“What I enjoy most is seeing the faces of migrants when they leave the shelter. They arrive with pain and sadness, because many have been brutally assaulted, but when they leave, the look on their faces changes; one notices a kind of serenity in them because they have realised that there are still people they can trust”.
Guadalupe Gonzáles Aguirre works for an Oxfam project that provides shelter, food and legal advice to migrants in Guanajuato, Mexico.
Initially, Guadalupe arrived at Casa Migrante San Juan de Dios, in Irapuato, only to provide legal advice but soon afterwards, she realised that on top of the legal advice, it was important to treat people in a warmer and closer manner; people who decide to take the long road north, looking for opportunities their own country has not given them.
“Before, there was no place in Irapuato for transmigrants to rest, shower or eat. I used to see them on the tracks and I asked myself, ‘How can there be no place to tend to these people?’”
As a human rights lawyer, one of her jobs is to make formal complaints of all abuses transmigrants are subjected to during their journey. As she has said, she “does whatever it takes”, and as a result she receives many threats. Despite the danger in what she does, she continues to get involved—increasingly so—in her work to get a different type of reward.
As Guadalupe knows all too well, transmigrants need someone to listen to them and give them tools to move forward; that’s a fact. Their journey through the country is fraught with peril and it is almost impossible for them to cross Mexico without being attacked in one way or another.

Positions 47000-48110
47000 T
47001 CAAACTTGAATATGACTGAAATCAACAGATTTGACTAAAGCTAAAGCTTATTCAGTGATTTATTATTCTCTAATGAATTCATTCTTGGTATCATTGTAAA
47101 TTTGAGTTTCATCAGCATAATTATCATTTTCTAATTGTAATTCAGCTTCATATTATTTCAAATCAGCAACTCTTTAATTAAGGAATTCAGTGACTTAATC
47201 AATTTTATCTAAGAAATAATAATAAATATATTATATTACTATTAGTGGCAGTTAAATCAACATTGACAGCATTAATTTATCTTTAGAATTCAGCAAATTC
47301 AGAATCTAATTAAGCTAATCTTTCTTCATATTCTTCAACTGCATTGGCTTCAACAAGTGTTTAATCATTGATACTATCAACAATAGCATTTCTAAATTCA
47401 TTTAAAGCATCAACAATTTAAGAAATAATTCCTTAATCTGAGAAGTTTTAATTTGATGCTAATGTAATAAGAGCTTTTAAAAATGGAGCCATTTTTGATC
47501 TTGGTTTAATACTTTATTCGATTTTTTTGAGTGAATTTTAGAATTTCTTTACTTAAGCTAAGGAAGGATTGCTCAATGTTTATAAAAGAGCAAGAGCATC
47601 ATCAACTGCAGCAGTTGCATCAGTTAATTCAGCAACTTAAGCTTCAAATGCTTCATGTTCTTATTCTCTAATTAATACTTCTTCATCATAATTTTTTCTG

Every year, 400,000 undocumented people from Central America transit through Mexico in order to get to the USA. There are different routes but the freight-train route, known as “la Bestia”, is the most dangerous route in the continent. There is a network of 65 houses for migrants that provide help and protection to this vulnerable group, including shelter, food, health, psychosocial services, and legal advice.
The Oxfam project supports human rights advocates in three important stops in the State of Guanajuato, namely Irapuato, Salamanca and Celaya. This “Support and protection to defenders of migrants in very risky situations in Guanajuato” programme—supported by the European Union—aims for human rights advocates to have more technical and organisational skills to better serve transmigrants in a safer context for both advocates and transmigrants in shelters.
Photo: Consuelo Pagaza/Oxfam
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